Moments before an Aegean Airlines flight was due to take off, three Israeli passengers took security into their own hands and demanded that two fellow passengers, from Israel’s Palestinian minority, be removed from the plane. Dozens more Israeli Jews joined the protest, refusing to take their seats. Like a parable illustrating Europe’s bottomless indulgence of Israel, Aegean staff caved in to the pressure.
Last November, just days after lethal attacks in Paris by ISIS, the government of Benjamin Netanyahu outlawed the northern wing of the Islamic Movement in Israel. He compared the group, which is tied to the Muslim Brothers, to ISIS in an attempt to frame the ban as part of the global war on terror. But in reality, the Israeli government's action was long in the making and driven by considerations of local power politics.
Israeli Prime Minister Benjamin Netanyahu has been accused of exploiting a shooting attack in Tel Aviv on New Year’s Day to intensify a campaign of incitement against the country’s large minority of Palestinian citizens. Palestinian leaders in Israel have also harshly criticised the police for making sweeping arrests of Nashat Melhem’s relatives in what they believe is an attempt to pressure him into turning himself in.
Nazareth has the largest concentration of Christians in the Holy Land but also a two-thirds Muslim majority after the city became a place of sanctuary for many refugees in 1948. That has made it especially vulnerable to Israel's divide-and-rule strategies. Benjamin Netanyahu sought to foment discord here in the late 1990s, during his first term as prime minister, by backing a plan to build a huge mosque overshadowing the city's main holy site. Now back in power, he is up to the same kind of mischief.
In his Jerusalem office, Rabbi Chaim Richman has steeped himself in an unlikely mix of 2,000-year-old Judaic tradition and the latest in American cattle-breeding technology. His aim is to genetically engineer a perfect red heifer. If he succeeds, he believes it will open the way to destroying one of the holiest sites in Islam, the al-Aqsa mosque, and building a Jewish temple in its place.
Israeli officials met executives at Google last month to persuade them that, for the sake of peace, they must censor the growing number of Palestinian videos posted on YouTube. But these videos are simply a record of Palestinians' bitter experiences of occupation. It is these experiences, not the videos, that drive Palestinians to breaking point.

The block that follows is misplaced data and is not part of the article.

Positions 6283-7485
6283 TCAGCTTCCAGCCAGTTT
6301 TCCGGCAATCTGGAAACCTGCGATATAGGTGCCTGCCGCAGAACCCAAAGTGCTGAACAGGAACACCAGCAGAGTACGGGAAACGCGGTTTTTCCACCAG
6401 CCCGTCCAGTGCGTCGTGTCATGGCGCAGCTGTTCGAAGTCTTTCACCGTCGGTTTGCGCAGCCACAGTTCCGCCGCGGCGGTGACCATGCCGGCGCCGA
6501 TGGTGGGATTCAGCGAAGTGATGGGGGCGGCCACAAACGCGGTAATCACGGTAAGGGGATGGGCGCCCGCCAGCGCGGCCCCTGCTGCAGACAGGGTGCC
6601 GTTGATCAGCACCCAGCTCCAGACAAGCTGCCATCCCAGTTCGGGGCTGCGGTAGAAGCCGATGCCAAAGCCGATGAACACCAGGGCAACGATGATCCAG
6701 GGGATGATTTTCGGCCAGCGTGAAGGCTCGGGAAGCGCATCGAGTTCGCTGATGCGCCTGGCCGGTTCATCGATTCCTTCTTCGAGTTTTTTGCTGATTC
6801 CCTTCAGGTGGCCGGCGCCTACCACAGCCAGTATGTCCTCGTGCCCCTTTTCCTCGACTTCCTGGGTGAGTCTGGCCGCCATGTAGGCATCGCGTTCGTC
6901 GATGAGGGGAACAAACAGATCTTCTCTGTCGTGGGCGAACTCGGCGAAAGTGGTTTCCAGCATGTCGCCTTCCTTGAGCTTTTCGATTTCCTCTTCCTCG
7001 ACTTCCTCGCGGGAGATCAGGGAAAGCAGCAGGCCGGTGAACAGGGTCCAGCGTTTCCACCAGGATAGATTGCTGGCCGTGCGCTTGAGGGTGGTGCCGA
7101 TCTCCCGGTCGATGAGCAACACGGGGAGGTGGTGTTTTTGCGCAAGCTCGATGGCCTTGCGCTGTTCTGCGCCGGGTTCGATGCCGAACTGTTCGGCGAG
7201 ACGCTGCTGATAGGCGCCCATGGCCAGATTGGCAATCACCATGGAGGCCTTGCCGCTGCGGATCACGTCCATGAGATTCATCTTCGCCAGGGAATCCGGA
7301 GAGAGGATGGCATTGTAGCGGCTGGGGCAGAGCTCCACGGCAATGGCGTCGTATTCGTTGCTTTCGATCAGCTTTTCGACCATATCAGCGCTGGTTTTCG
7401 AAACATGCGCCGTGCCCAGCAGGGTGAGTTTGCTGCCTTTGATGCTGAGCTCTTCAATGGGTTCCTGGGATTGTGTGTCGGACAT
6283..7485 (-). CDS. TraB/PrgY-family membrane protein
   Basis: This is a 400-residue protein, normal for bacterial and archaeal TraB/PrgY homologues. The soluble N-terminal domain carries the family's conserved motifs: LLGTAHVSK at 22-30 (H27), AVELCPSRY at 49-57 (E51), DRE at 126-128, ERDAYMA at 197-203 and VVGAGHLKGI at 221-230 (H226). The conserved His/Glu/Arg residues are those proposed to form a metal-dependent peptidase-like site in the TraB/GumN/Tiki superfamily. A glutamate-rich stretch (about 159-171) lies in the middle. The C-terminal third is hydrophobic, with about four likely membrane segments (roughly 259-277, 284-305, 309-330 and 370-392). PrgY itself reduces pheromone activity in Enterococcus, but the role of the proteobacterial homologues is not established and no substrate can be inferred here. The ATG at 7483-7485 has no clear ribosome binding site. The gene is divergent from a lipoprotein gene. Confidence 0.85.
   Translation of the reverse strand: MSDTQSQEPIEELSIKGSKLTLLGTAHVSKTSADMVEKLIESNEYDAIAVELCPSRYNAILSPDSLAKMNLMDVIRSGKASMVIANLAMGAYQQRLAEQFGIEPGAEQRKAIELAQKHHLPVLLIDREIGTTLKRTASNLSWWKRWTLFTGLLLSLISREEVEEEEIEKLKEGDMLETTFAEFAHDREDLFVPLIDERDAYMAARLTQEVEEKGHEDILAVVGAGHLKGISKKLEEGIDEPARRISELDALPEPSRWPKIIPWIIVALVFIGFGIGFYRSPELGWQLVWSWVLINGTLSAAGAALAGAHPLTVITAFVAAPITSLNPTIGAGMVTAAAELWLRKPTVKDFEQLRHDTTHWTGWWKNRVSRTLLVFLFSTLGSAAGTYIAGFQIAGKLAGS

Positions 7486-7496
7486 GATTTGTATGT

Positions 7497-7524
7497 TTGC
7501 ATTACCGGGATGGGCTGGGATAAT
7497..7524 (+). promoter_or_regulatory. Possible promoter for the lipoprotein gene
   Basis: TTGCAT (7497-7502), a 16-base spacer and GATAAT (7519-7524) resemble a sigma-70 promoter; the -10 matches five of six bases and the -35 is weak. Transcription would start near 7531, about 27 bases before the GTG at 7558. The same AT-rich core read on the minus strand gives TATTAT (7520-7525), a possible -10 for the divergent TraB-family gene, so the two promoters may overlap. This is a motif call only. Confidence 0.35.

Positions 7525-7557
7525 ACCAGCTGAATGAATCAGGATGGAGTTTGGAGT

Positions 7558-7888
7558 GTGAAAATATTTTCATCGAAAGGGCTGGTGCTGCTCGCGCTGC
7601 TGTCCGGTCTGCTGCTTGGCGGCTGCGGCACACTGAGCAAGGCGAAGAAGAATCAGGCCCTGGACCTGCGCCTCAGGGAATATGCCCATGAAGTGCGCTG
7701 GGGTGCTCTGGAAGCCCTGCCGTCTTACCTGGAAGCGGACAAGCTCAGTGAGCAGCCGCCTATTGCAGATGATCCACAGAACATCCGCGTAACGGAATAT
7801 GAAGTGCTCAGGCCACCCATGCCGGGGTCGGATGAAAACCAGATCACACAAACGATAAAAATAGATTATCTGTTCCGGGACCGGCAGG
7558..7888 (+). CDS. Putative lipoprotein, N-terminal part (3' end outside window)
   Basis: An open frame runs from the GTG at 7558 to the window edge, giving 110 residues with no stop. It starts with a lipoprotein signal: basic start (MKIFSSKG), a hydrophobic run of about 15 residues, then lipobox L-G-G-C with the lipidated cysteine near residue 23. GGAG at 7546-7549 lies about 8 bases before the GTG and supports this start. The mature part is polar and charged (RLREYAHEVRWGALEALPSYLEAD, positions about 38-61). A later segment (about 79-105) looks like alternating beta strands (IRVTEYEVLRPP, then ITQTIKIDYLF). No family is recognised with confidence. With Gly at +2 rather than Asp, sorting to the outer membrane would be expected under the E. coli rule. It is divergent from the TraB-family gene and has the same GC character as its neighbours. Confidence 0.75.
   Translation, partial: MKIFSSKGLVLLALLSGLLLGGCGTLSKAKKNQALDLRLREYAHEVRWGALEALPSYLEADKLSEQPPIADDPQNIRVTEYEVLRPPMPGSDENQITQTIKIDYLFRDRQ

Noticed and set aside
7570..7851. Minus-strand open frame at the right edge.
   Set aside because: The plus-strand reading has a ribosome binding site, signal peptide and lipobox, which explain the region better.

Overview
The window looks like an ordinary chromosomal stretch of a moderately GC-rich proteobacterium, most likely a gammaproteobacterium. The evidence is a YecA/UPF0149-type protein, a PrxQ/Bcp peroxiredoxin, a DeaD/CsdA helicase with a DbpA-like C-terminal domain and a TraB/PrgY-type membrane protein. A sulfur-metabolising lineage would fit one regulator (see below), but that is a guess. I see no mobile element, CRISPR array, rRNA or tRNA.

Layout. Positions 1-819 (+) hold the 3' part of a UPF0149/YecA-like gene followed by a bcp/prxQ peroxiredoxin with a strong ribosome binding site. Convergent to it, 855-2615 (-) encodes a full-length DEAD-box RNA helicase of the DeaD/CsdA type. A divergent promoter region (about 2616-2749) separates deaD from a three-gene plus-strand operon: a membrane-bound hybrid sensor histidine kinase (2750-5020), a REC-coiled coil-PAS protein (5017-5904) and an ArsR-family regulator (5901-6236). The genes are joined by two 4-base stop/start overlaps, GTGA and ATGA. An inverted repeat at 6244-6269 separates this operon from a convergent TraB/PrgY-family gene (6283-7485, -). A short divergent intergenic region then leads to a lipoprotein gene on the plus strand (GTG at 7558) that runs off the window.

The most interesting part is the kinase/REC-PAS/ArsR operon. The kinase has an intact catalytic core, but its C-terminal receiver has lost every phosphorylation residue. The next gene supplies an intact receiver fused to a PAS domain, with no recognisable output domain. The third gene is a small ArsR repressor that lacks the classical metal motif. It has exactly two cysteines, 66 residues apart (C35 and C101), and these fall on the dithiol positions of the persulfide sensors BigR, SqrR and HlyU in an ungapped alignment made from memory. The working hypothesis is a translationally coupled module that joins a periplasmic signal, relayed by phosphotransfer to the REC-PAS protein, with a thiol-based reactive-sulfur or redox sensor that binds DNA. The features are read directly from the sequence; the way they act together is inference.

Tens of thousands of visitors have come to Sheikh Raed Salah's protest tent in the past three weeks, since Netanyahu declared his Islamic Movement an “illegal organisation”. In an interview, Salah calls the move “a declaration of war not just against our movement but against Islam and against the whole Palestinian community [in Israel]. Everyone feels targeted.”
With dismaying predictability, Israeli prime minister Benjamin Netanyahu lost no time in exploiting the massacre in Paris by outlawing the Islamic Movement, a popular party among Israel’s Palestinian citizens. Netanyahu justified the decision by conflating the movement with Hamas and ISIL, even though the Islamic Movement rejects violence and operates entirely within Israeli law.
The decision by the Israeli government to outlaw the country’s main Islamic Movement marks a dangerous turning point in Israel’s relations with its large Palestinian minority. The move effectively drives underground a religious, political and social movement representing the views of a sizeable portion of Israel’s 1.6 million Palestinian citizens.
Benjamin Netanyahu took advantage of a meeting this week with Barack Obama – their first in 13 months – to suggest it was time the US president recognised Israel's illegal annexation of the Golan. Though he did not mention it, Netanyahu's motives may have included the fact that last month US oil firm Genie announced it had found reserves there with the potential to produce "billions of barrels”.